Some senators and corporate CEOs called for hiking the minimum wage earlier this year, but studies have found that the rich and powerful are typically less able to sympathize with others.
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  • Some senators and corporate CEOs called for hiking the minimum wage earlier this year, but studies have found that the rich and powerful are typically less able to sympathize with others.

An important new business principle is making itself felt: the more you pay your CEO, the more incompetent a job he’ll do. I suppose powerful forces would like to stamp out this notion before it takes hold. But it’s a fine, compassionate idea.

I learned about this from a couple of Canadian psychologists who published an op-ed in the New York Times the other day headlined “Powerful and Coldhearted.”

“Studies have repeatedly shown,” wrote Michael Inzlicht of the University of Toronto and Sukhvinder Obhi of McMaster University, “that participants who are in high positions of power (or who are temporarily induced to feel powerful) are less able to adopt the visual, cognitive or emotional perspective of other people, compared to participants who are powerless (or are made to feel so).”

The question was why. One idea passed along by Inzlicht and Obhi is that powerful people disregard their inferiors because they have nothing the powerful need. But the writers favor an alternative explanation: “We contend that when people experience power, their brains fundamentally change how sensitive they are to the actions of others.”

“The human brain can be exquisitely attuned to other people,” they went on. But their own research had shown them that the more powerful a person feels, the less attuned his or her brain will be. “The powerful are, by default and at a neurological level, simply not motivated to care.”

The op-ed didn’t get into salaries, but we can speculate that the more an executive is paid, the more powerful he or she feels. This is an assumption of “CEO Narcissism and Corporate Tax Policies,” a new paper that correlates narcissism with reckless tax avoidance—i.e., with the kind of behavior that can bring companies down.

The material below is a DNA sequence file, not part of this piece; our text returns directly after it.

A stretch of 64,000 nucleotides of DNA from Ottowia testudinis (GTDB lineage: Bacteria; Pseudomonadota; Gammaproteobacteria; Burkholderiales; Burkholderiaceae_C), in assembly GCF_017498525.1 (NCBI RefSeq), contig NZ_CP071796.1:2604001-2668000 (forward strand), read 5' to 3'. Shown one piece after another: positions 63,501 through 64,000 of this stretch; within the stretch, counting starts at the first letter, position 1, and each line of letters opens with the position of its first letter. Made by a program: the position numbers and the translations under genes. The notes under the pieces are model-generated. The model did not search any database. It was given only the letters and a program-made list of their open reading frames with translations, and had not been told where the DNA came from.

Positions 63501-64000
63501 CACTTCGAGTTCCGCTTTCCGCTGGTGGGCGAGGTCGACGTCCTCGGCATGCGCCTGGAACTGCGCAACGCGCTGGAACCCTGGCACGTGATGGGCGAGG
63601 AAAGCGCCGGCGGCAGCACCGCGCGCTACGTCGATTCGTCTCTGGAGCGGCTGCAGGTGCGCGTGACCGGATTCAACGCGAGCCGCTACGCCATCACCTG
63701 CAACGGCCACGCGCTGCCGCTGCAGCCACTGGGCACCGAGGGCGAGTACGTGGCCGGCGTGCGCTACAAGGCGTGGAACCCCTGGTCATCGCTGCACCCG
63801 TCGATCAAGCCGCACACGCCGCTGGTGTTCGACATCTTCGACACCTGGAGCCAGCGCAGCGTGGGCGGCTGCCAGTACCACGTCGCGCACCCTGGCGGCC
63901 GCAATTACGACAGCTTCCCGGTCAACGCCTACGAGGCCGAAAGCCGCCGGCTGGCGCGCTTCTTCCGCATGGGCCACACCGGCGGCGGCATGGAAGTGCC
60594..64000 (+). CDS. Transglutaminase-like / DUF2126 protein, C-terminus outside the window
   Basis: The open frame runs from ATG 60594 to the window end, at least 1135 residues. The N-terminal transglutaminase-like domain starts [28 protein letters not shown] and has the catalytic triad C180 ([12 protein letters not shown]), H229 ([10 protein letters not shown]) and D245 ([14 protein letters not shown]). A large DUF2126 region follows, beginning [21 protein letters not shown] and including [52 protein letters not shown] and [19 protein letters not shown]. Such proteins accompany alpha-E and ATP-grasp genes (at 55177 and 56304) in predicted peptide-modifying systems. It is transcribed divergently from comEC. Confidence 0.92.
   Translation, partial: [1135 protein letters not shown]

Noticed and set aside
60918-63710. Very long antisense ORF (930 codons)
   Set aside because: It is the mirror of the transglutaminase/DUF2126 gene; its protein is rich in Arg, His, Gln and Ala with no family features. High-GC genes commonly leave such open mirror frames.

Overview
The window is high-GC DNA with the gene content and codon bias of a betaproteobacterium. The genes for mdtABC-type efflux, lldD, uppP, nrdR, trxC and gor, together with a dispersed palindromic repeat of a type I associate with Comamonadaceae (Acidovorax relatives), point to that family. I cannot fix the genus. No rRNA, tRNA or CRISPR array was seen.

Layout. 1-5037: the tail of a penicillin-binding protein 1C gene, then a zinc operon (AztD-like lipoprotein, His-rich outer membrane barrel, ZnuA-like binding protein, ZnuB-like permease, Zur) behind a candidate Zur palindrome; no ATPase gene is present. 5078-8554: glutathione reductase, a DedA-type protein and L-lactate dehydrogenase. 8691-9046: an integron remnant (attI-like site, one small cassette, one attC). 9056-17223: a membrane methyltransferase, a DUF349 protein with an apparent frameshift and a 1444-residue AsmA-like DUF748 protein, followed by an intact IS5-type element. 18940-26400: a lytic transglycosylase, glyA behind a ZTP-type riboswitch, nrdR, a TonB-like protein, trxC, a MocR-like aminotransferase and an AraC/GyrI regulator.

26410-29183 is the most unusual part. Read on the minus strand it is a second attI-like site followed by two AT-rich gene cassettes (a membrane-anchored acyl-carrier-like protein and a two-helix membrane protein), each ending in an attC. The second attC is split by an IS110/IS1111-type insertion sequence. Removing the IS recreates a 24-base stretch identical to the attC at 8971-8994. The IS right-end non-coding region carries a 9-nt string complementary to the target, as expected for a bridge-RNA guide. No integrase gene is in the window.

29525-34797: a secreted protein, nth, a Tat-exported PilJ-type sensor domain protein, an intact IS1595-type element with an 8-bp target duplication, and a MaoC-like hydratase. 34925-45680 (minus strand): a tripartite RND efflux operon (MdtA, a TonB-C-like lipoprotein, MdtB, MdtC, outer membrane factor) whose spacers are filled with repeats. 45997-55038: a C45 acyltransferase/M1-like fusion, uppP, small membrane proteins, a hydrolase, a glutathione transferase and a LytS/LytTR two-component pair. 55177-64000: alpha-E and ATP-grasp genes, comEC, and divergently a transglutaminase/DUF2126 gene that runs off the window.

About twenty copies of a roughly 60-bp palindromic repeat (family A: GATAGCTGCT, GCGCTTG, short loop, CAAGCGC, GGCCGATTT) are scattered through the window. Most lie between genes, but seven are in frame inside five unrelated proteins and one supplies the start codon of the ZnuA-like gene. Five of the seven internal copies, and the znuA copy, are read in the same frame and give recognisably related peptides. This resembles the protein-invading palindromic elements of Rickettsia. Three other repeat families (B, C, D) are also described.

“Our narcissism measure,” explain the authors, Kari Joseph Olsen of USC and James Stekelberg of the University of Arizona, “is a composite index based on the CEO’s relative cash and non-cash pay in addition to the prominence of the CEO’s photograph in the firm’s annual report.”

If the CEO’s piercing visage hogs a whole page of the report, and he pays himself more than the COO and CFO make together, the firm’s in trouble. contributor Elizabeth MacBride just wrote a piece recalling her 1992 interview with Harold McInnis, who at that time ran AMP, a big Pennsylvania manufacturer of electrical connectors. McMinnis had pledged that he would never allow himself to be paid more than 14 times as much as AMP’s lowest-paid worker. “He thought too much money ruined CEOs, like too much alcohol or any other kind of drug,” MacBride told us. If McInnis was right, MacBride hinted, American business is in crisis: last year, she reported, “the median pay package for CEOs was about 257 times the average worker’s salary, up from 181 times in 2009.”

MacBride went on, “McInnis probably gleaned his insight from observation and self awareness, but new research into the way our brains work supports his idea.” She cited research by behaviorist Jeffrey Pfeffer of the Stanford Graduate School of Business, who with two colleagues wrote the paper “When Does Money Make Money More Important?” The intriguing answer: when you think you’ve earned it on your merits, in which case continuing to feel meritorious depends on continuing to earn it, and the more the better.

“No one wants to be paid below the median because everybody thinks they are above average,” says Pfeffer. “There’s a compensation rat race going on, but the centerpiece of the story is that the more money people get, the more salient that money becomes.”

His solution to this addiction to money for ego’s sake? “Tax it,” says Pfeffer. “That’s what public policy has done in the past to restrict the use of legal drugs like alcohol and nicotine—we tax them.” Tax huge compensation packages at a rate so high CEOs stop demanding them—and don’t let the rank and file get hung up on salaries either. When money “becomes equivalent to the love of the organization,” says Pfeffer, no salary is ever enough.

“Companies should try to find other ways to signal competence and worthiness to their employees,” he says; and of course forward-looking enterprises have responded by expressing gratitude with perks such as Skee-Ball and free corn flakes in the snack bar.

The argument that the high and mighty are soul dead is not brand-new: Here’s a 2010 New York Times story surveying then-recent research into the “empathy deficits” of the upper-class. Privilege doesn’t make for a “sympathetic boss,” said the article, but the toll privilege takes doesn’t stop there. The story described big shots struggling to read the emotions of strangers, struggling with underdeveloped social skills—the ones that make other people like having you around. The story reminded me of a victim of Asperger’s syndrome I once knew, a fine man who couldn’t say the right thing at the right time if his life depended on it.

And concern that CEO’s are being paid too much money is certainly not new. What seems novel is the way this concern is now being framed as a mental health issue. Strictly out of compassion for the CEO, mind you, the board of directors should cut his wages in two. Out of equal compassion, the labor union should insist its members make at least one-fourteenth as much as he does.

And if the rank and file choose to storm into the executive suite waving sabers? It’s not an insurrection—it’s an intervention.